Some flights zip by so quickly that attendants barely have time to break out the drink cart. Others drag on long enough for dinner, a few movies and a full night's sleep. What if you could get the best of both, jaunting from New York to Tokyo in, say, 90 minutes? Would you risk the mother of all jet lag if you could cross the country in less time than it takes to pass through airport security?

Such were the questions on our minds as we read about the second test flight of the Falcon Hypersonic Technology Vehicle (HTV-2), a U.S. Defense Advanced Research Projects Agency (DARPA) aircraft promising flight speeds at or faster than Mach 20, or 20 times the speed of sound.

The Lockheed Martin HTV-2 was not a passenger plane or even a fighter jet, but rather an unmanned, rocket-launched test bed for hypersonic technologies. With the data it provided, the Pentagon plans to develop Prompt Global Strike vehicles -- planes capable of reaching targets worldwide with little or no warning -- ideally, in 60 minutes or less. Think of them as the unmanned, rocket-plane equivalents of cruise missiles, or as very violent Domino's pizza drivers (no refunds for deliveries taking longer than 30 minutes) [sources: DARPA; Weinberger].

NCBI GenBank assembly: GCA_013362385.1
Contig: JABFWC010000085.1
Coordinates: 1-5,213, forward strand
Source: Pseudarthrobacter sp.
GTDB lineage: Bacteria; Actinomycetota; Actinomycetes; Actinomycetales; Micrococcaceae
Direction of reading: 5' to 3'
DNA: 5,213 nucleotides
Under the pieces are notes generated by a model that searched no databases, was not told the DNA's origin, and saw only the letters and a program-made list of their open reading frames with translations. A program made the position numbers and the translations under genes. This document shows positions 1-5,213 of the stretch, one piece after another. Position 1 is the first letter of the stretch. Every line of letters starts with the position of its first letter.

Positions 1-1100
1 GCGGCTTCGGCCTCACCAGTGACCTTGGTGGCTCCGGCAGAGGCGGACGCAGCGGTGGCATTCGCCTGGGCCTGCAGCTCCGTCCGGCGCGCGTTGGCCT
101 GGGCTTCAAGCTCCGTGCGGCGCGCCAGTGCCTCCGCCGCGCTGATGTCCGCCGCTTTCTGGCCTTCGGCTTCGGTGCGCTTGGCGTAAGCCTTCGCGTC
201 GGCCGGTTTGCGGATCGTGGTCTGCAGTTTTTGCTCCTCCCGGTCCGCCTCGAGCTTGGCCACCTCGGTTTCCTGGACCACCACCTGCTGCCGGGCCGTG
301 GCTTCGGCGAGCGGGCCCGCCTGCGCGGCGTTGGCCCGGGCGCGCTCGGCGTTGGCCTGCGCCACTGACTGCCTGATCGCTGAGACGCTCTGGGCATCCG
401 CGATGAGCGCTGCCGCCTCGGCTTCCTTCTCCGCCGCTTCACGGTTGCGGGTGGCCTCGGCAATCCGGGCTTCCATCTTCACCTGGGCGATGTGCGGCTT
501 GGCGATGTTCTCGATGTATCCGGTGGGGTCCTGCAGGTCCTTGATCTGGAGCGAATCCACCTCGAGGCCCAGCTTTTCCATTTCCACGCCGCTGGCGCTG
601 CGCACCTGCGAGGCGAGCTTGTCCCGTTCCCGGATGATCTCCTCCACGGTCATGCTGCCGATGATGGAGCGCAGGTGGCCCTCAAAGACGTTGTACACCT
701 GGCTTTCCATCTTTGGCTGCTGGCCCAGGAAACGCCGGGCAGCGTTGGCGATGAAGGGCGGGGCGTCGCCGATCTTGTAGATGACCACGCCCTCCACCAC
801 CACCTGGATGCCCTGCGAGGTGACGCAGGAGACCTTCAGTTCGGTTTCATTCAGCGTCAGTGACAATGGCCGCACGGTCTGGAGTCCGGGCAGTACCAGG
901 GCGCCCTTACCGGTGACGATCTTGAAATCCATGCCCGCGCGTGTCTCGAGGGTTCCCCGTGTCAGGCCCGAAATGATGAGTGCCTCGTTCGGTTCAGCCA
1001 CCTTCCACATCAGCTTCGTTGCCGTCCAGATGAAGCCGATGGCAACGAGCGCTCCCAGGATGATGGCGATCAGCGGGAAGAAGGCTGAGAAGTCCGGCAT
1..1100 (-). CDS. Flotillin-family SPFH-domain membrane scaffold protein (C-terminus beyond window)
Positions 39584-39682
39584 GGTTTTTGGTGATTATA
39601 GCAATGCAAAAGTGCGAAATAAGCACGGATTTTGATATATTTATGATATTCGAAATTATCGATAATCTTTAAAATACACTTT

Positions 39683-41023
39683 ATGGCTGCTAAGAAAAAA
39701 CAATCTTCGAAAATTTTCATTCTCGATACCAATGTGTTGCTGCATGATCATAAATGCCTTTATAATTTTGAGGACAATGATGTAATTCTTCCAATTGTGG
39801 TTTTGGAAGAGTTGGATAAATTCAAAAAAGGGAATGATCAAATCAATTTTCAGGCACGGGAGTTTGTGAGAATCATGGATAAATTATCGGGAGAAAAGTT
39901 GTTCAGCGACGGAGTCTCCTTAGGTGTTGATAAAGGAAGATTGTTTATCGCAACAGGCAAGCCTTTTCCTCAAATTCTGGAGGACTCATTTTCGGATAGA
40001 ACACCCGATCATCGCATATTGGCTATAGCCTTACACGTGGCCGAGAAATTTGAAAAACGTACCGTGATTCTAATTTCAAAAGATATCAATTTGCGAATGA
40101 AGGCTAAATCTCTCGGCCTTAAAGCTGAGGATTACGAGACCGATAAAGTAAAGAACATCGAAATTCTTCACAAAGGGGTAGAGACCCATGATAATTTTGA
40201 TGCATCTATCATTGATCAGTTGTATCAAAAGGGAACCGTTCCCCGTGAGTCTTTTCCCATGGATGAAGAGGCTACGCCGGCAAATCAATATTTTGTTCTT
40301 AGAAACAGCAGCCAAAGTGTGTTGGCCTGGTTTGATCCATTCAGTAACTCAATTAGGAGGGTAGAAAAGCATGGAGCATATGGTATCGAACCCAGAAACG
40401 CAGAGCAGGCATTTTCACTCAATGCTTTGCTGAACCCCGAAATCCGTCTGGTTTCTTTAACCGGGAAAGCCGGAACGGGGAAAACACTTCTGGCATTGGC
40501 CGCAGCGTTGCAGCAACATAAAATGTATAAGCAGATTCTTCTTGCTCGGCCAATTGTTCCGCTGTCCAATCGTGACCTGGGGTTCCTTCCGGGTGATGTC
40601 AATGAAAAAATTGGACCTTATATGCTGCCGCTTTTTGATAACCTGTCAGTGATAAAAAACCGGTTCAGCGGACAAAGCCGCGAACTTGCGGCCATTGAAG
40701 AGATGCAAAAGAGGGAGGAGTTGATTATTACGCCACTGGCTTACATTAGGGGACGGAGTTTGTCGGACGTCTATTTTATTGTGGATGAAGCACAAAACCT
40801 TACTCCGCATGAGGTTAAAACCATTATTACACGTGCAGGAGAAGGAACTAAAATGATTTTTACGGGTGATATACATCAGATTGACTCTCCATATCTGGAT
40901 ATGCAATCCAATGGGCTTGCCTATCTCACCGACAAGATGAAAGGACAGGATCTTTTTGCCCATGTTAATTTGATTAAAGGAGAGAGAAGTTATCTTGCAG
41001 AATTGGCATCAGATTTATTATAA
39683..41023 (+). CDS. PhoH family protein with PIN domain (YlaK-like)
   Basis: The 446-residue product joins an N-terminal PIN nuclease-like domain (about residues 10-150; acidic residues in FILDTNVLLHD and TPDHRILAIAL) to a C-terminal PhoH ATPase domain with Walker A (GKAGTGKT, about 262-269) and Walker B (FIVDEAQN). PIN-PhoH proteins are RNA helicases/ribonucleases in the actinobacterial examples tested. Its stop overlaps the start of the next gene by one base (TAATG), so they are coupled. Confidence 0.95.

Unfortunately, DARPA's HTV-2 second test, like its first, began with loss of contact and ended with a self-destruct ditch into the Pacific Ocean [sources: AFP; Pappalardo]. In a classic case of good news, bad news, DARPA improved aerodynamic stability over the first test only to watch unexpected buffeting rip large swaths of skin off the craft in the second [sources: DARPA; Ferran].

Where does that leave the future commuter, who's more interested in taking meetings than tasking missiles? It's difficult to say. As of November 2012, a handful of candidates have lined up to fill Concorde's long-empty market space, from giants like Boeing and European Aeronautic Defence and Space Company N.V. (EADS), the Airbus parent company, to up-and-comers like XCOR and HyperMach. Meanwhile, Virgin Galactic and Sierra Nevada Space Systems maintain their focus on developing suborbital space planes.

Yet, despite what their marketing flacks might call them, most of these vehicles are supersonic, not hypersonic, and for good reason. Crossing the punishing threshold of Mach 5, the traditional delineation between supersonic and hypersonic, means contending with atmospheric physics gone mad.